The entire department is female, except for the vice president, an older, sagging man in a pin-striped suit, long, white mustache. A skirt-chaser. He has a separate office, Mad Men style. The women are in desks lined close together, forming a grid, front of the room to the back. No cubicles. The lights are fluorescent, pens click, papers shuffle.
The woman to my left is in her mid-forties, Greek. She takes a motherly role, shows me what to do, asks about my college plans, my boyfriend.
"Oh, I don't have one, but yes, I'll go to college in September."
She's surprised about the boyfriend part, and from here on in talks about the boyfriend I will have, and eventually marry, not too soon, not too late, and the children, and the house, and the job. She is, in retrospect, dead on.
The supervisor on the floor, our supervisor, is a stern woman, tall and sallow, pock-marked, but neatly put together and I can see that she is beautiful, in her way, as we all are, beneath her frown. On Monday mornings, before she comes in, always a half hour late, the entire room is buzzing, wondering what mood to expect, bracing for the worst. She will, undoubtedly, be hung over.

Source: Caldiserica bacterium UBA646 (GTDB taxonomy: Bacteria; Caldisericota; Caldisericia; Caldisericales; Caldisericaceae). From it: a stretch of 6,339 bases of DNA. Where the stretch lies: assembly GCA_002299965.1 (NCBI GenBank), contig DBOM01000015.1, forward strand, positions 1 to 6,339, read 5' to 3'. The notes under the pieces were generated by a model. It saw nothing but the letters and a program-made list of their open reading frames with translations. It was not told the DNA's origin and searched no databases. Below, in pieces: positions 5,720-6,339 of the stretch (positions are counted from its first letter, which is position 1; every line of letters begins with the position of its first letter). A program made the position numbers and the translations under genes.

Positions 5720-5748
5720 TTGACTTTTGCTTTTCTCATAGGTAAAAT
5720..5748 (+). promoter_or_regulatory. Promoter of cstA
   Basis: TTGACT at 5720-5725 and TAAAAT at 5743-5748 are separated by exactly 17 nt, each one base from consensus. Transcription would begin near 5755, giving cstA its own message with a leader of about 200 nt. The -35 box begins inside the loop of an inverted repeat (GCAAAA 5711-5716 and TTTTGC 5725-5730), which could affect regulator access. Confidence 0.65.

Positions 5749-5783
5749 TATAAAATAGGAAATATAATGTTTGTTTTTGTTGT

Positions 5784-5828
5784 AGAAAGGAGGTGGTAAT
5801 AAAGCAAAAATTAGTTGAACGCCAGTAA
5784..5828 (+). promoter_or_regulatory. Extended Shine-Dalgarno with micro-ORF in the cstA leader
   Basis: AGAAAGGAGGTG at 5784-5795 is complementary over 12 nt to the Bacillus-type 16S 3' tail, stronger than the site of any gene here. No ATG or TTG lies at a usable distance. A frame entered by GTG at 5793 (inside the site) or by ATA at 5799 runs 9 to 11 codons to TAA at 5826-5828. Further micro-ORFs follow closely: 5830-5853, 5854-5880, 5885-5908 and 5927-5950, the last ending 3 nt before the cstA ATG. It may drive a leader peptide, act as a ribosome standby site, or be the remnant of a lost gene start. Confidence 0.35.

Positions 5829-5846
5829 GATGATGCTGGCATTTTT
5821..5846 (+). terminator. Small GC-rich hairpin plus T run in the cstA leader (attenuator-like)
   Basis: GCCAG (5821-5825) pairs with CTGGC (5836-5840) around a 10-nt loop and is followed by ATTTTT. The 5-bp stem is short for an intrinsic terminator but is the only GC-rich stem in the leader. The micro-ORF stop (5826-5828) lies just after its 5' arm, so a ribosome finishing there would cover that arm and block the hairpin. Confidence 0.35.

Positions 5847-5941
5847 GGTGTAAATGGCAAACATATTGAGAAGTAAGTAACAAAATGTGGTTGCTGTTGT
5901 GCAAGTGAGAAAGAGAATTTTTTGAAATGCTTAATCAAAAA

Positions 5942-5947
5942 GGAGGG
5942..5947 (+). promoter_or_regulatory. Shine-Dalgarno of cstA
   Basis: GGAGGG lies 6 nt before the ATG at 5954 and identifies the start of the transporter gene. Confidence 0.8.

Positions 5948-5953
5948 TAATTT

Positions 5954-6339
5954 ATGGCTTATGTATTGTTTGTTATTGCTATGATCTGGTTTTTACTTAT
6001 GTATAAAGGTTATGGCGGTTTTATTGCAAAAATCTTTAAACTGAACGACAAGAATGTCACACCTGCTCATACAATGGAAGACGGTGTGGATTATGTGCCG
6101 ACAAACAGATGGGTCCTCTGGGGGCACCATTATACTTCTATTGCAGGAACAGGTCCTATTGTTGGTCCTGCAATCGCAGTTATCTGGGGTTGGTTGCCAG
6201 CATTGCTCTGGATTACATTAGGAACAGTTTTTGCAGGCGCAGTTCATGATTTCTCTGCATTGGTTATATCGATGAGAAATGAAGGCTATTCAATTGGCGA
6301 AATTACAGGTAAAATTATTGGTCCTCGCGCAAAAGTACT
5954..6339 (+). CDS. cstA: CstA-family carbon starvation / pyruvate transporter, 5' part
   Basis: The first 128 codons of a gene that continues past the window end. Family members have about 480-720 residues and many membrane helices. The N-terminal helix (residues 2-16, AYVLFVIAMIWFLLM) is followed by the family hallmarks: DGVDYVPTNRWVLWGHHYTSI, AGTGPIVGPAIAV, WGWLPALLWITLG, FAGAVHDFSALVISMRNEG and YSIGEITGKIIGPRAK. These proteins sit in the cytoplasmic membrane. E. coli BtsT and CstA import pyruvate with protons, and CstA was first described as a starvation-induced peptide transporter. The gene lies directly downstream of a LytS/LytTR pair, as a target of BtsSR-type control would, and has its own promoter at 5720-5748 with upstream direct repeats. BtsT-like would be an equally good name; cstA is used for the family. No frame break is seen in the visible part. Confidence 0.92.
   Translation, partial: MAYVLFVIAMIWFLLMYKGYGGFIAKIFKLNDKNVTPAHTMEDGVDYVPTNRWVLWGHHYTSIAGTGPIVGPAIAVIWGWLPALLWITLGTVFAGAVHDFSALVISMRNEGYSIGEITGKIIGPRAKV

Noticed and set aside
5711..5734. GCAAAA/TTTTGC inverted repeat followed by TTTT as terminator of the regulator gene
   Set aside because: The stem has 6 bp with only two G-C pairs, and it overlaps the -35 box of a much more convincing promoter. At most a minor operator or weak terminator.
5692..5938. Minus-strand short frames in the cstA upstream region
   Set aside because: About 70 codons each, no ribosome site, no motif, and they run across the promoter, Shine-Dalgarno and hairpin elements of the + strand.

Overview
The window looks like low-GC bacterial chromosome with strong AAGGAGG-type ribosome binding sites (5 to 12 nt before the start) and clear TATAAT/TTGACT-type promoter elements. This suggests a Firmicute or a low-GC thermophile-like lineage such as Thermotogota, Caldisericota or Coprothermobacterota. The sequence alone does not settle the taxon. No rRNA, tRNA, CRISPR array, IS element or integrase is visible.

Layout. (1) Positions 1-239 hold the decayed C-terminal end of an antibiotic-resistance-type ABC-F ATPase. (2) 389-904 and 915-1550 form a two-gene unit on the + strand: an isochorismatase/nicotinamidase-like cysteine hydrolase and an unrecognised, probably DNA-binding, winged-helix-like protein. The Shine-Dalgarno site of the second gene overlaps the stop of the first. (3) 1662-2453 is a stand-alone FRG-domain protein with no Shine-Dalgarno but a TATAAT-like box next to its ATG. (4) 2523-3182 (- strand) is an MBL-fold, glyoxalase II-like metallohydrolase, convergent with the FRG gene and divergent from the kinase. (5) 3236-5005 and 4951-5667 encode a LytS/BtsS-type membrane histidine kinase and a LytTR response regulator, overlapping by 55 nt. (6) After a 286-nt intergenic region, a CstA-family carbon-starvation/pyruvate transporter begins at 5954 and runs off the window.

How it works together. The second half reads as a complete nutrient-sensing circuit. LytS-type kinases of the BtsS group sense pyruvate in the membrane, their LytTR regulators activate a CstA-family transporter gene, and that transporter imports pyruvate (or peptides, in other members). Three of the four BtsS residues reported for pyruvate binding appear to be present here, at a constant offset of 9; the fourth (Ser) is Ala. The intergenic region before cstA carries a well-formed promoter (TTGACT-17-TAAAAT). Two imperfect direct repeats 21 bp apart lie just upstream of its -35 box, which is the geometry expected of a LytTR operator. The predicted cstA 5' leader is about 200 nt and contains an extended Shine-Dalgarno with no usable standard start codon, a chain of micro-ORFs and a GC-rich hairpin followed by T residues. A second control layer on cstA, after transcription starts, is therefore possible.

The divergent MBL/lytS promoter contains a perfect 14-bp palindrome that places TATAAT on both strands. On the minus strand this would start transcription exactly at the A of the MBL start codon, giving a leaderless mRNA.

It isn't something that I can see, as she makes her royal entrance, red scarf loose across her neck; short-handled, oblong ecru purse at her side. Her desk is in the corner of the back row, the rest of us face front. It is my first experience with an entire system openly managing the effects of alcohol, and I am fascinated.
To this day, with all I know. Anyway, I wrote that, for what it's worth.
Sometimes a patient walks into the office and I scent the lingering scent, see it in the eyes, in the face, in the color, a toxic look, and I nod, smile softly. "Talk to me." It is rarely about the alcohol, or the over-use, more likely about the social problems that this is inevitably causing, either with a child or a spouse, a co-worker. And we talk, once more, about the early years, before drinking became a rote thing, and how these early, cliche experiences entered into the equation, and whether or not all of life, from there on in, must be determined from that, or do we have free will. Are we in charge of our destinies, in charge of anything, for that matter?